March 31, 2023

Lemon Law

Learn ethics in law

Procedural Posture

Procedural Posture

Appellant lessee and cafe operator challenged a judgment of the Superior Court of Yolo County (California), which found in favor of respondent vending machine company in its action for damages for breach of contract.

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Respondent vending machine company and appellant lessee and cafe operator entered into a written contract whereby respondent granted a three-year concession for vending machine cigarette sales. The contract provided for commission changes on written notice. The next year, appellant demanded larger commissions than those provided for in the contract, which respondent refused. Appellant repudiated the contract and demanded that respondent remove its cigarette vending machine from her premises. Respondent did so and brought an action to recover damages for loss of profits that it would have earned during the remaining 25 month life of the contract. The trial court found in favor of respondent. On appeal, the court affirmed, concluding that respondent’s power to change the commission rates upon written notice would impose a duty upon it to exercise that discretion in good faith and in accordance with fair dealings and fix the commissions in such amount as the object of the contract is reasonably worth, so the contract was not illusory. The court also held that the evidence supported the trial court’s calculation of damages based on gross profits less some sales tax and commission.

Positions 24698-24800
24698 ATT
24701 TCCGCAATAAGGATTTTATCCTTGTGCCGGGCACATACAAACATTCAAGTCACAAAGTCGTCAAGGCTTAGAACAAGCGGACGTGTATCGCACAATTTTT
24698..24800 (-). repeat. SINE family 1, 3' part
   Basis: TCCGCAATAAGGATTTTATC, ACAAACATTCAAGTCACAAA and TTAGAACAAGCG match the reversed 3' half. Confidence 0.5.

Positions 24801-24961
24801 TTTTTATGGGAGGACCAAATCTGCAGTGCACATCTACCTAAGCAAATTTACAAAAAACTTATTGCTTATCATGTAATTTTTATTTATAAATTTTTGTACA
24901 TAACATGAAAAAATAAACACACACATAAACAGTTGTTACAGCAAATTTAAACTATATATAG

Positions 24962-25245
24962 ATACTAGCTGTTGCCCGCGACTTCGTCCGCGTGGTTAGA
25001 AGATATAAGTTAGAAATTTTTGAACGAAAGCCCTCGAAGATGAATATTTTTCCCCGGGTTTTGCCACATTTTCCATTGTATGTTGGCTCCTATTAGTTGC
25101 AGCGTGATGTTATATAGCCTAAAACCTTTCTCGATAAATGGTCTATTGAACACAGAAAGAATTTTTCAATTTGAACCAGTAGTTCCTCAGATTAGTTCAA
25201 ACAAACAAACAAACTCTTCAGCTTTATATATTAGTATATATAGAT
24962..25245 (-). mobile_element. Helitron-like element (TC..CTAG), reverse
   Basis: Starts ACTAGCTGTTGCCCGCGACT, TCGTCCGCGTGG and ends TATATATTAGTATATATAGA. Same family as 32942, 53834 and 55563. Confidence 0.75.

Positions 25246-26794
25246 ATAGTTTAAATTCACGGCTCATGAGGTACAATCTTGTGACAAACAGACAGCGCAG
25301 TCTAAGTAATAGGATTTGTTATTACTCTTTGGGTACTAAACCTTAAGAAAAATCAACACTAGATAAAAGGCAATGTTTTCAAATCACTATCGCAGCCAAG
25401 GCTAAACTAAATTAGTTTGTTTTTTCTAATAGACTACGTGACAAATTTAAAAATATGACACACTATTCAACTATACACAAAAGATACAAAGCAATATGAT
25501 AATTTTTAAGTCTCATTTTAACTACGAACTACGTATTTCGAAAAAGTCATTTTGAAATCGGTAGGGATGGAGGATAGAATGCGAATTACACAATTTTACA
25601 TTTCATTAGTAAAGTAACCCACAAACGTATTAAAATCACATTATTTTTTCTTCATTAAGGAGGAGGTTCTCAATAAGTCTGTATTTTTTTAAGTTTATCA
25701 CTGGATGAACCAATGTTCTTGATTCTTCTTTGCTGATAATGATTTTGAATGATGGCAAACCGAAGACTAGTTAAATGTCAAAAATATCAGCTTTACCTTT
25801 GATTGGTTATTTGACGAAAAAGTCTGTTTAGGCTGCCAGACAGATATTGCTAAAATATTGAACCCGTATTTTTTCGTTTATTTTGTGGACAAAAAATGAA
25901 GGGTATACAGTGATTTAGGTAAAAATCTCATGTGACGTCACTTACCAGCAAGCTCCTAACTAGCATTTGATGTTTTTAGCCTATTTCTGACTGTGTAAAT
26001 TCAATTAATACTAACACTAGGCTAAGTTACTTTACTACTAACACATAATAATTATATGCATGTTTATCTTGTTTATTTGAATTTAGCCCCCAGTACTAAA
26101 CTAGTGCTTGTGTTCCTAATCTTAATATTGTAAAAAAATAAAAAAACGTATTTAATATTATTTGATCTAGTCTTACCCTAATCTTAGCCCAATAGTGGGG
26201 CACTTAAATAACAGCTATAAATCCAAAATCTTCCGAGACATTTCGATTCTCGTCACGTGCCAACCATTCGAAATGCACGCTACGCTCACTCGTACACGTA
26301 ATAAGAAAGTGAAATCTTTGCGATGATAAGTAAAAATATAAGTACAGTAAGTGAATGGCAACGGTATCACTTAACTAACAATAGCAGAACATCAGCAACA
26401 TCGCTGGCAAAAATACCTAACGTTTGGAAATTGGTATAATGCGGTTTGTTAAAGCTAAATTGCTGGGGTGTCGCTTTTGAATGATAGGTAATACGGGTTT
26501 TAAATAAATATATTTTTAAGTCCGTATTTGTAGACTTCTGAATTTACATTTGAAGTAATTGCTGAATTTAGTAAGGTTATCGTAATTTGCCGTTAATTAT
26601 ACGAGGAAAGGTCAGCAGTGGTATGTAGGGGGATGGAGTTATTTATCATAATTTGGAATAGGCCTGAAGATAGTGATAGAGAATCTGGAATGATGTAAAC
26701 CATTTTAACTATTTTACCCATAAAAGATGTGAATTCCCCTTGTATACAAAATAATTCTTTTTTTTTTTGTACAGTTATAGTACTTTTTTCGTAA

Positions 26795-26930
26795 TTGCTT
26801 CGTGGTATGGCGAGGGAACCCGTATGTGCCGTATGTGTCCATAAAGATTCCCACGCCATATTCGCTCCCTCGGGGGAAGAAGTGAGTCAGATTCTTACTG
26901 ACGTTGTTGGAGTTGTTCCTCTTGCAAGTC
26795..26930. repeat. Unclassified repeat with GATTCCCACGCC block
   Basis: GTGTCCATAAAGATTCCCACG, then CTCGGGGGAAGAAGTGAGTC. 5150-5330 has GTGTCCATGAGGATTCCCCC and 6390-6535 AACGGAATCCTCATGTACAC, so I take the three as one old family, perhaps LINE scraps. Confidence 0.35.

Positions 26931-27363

Judgment and damages in favor of respondent vending machine company was affirmed because the contract was not illusory where respondent had a duty to exercise its discretion on commission rates  in good faith and fix commissions appropriate for worth, and the trial court damage calculation method was supported by the evidence.